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Intro & Program Requirements

Why did we initiate this program?

Some of the largest gains in life expectancy in the last century resulted from primary prevention of disease and injury using engineered solutions reinforced by progressive policy decisions (e.g., potable water distribution, sanitary sewage systems, changes in vehicle and heating fuels, automotive engineering, improved conditions in workplaces). Despite this, there is often a disconnect between health researchers who study the mechanisms and risk factors of disease; engineering researchers who design systems, machines, and structures; and policy makers who contend with scientific evidence and political realities. We aim to bridge this divide by producing a new generation of researchers and research users who will be productive partners in developing innovative prevention measures.

How is the program structured?

The Bridge Program is a fellowship-funding program. It has academic requirements, but it is NOT a degree-granting program. Students who want to join the program must apply to both the Bridge Program and existing masters and doctoral programs associated with one of the 8 participating units in UBC's Faculty of Medicine, Faculty of Applied Science, or College for Interdisciplinary Studies:

The proposed thesis supervisor must be a current Bridge mentor listed on our website, see PEOPLE > Faculty Mentors. Prior to submitting an application, students should contact their proposed thesis supervisor and obtain a confirmation from him/her that they are willing to act as the thesis supervisor. See OVERVIEW > Academic Units for more information on each participating unit.Accepted MSc and PhD students receive fellowships and must fulfill the academic requirements of their underlying degree program and of the Bridge Program.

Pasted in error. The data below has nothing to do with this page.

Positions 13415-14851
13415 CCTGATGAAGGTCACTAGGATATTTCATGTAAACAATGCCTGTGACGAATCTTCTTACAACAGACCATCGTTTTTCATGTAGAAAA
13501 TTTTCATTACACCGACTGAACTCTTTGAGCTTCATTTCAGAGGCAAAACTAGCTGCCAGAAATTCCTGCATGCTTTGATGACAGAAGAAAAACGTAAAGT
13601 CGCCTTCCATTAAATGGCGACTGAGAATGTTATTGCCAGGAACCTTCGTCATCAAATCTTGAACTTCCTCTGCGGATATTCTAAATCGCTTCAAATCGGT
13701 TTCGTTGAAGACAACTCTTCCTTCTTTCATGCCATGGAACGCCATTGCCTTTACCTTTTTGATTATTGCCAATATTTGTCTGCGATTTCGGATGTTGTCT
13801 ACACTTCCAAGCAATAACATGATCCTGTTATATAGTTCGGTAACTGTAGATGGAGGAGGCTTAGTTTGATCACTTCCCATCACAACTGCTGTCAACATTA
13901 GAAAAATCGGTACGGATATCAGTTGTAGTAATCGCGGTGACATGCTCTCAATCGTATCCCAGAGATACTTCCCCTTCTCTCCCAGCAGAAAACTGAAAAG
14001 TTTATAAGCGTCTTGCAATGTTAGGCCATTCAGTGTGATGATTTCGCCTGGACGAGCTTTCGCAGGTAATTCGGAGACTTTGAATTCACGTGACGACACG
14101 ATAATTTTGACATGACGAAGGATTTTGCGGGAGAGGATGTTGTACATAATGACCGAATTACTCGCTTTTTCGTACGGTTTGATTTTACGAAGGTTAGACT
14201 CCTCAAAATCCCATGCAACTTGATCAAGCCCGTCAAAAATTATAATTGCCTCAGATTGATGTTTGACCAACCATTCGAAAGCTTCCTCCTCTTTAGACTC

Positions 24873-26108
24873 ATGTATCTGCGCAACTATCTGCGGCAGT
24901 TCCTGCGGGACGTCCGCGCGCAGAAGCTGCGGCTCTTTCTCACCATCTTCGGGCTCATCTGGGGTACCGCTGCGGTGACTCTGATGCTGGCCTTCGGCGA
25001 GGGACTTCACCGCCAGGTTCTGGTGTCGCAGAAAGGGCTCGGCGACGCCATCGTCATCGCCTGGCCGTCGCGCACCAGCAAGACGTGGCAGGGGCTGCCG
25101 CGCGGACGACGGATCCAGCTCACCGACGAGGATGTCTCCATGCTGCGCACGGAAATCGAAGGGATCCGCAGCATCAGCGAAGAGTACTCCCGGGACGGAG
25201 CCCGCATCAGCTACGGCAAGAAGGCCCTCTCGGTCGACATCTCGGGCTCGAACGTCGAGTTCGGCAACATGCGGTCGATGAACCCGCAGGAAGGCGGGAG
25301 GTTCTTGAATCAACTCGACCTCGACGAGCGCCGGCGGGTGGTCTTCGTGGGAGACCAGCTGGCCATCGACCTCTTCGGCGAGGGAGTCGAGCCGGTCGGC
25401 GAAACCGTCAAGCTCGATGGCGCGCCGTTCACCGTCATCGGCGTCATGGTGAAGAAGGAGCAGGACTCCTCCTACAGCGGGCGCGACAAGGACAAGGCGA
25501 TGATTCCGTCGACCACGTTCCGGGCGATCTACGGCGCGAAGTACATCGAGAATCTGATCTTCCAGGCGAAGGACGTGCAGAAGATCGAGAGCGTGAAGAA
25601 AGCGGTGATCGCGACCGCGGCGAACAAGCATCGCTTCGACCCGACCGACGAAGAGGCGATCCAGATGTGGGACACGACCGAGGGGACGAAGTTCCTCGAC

What funding is available?

The Bridge Program provides fellowship stipends to masters and doctoral students entering the first year of their graduate program.  Masters students may be funded for up to the 2 first years of study, and doctoral students may be funded for up to the first 3 years of study, subject to annual review of academic performance.

We require all Bridge graduate students to apply for other awards for their second and subsequent years of graduate studies.  For graduate students who are successful in receiving other awards, the Bridge Program offers the possibility of top-up funding.

Post-doctoral fellows who have base fellowship funding from other sources and private/public sector practitioners or visiting scholars with salary support may receive supplementary stipends to participate in the Bridge Program.

Graduate students are allocated a small amount of research / travel funding.

All funded personnel are designated "Bridge CIHR Strategic Training Fellows"

For more information, see FUNDING > Bridge Program Funding.

What are the academic requirements?

All Bridge Fellows submit an Annual Progress Report and participate in two Bridge courses:

  • Bridge Research Grant Development course (BRDG 501/601)
  • Bridge Thesis and Journal Seminar (BRDG 500/600)

Graduate students in the program have the following additional academic requirements:

  • The Bridge Internship (BRDG 590/690)
  • The thesis supervisor or co-supervisor must be a UBC Bridge faculty mentor
  • The thesis research should involve components from each of the three Bridge areas (public health, engineering, policy)
  • The thesis committee should include at least one faculty member with expertise in public, occupational, or environmental health, and at least one in engineering or policy research

Bridge Fellows must invite Bridge Mentors and Fellows to their thesis defense and provide the Bridge Program a bound copy of their thesis.

When choosing electives in consultation with their supervisory committee, Bridge graduate students are encouraged to select courses that expose them to graduate level training in the three Bridge areas. A list of potential electives is provided in the COURSES > Overview of Courses webpage.

Undergraduate Course Development: Teams of doctoral students and faculty mentors, as well as interested masters students, post-docs and private/public sector practitioners, develop problem-based learning modules to train undergraduates about the intersection of the public health, engineering, and policy sciences to prevent disease and injury.

What organizations sponsor the program?

The Bridge Program is housed at the University of British Columbia (UBC) and is funded by UBC and the following organizations under the CIHR Strategic Training Initiatives program:

The Bridge Program is associated with two CIHR institutes:

Institute of Population and Public Health (IPPH) & Institute of Infection and Immunity (III)

a place of mind, The University of British Columbia

The Bridge Program
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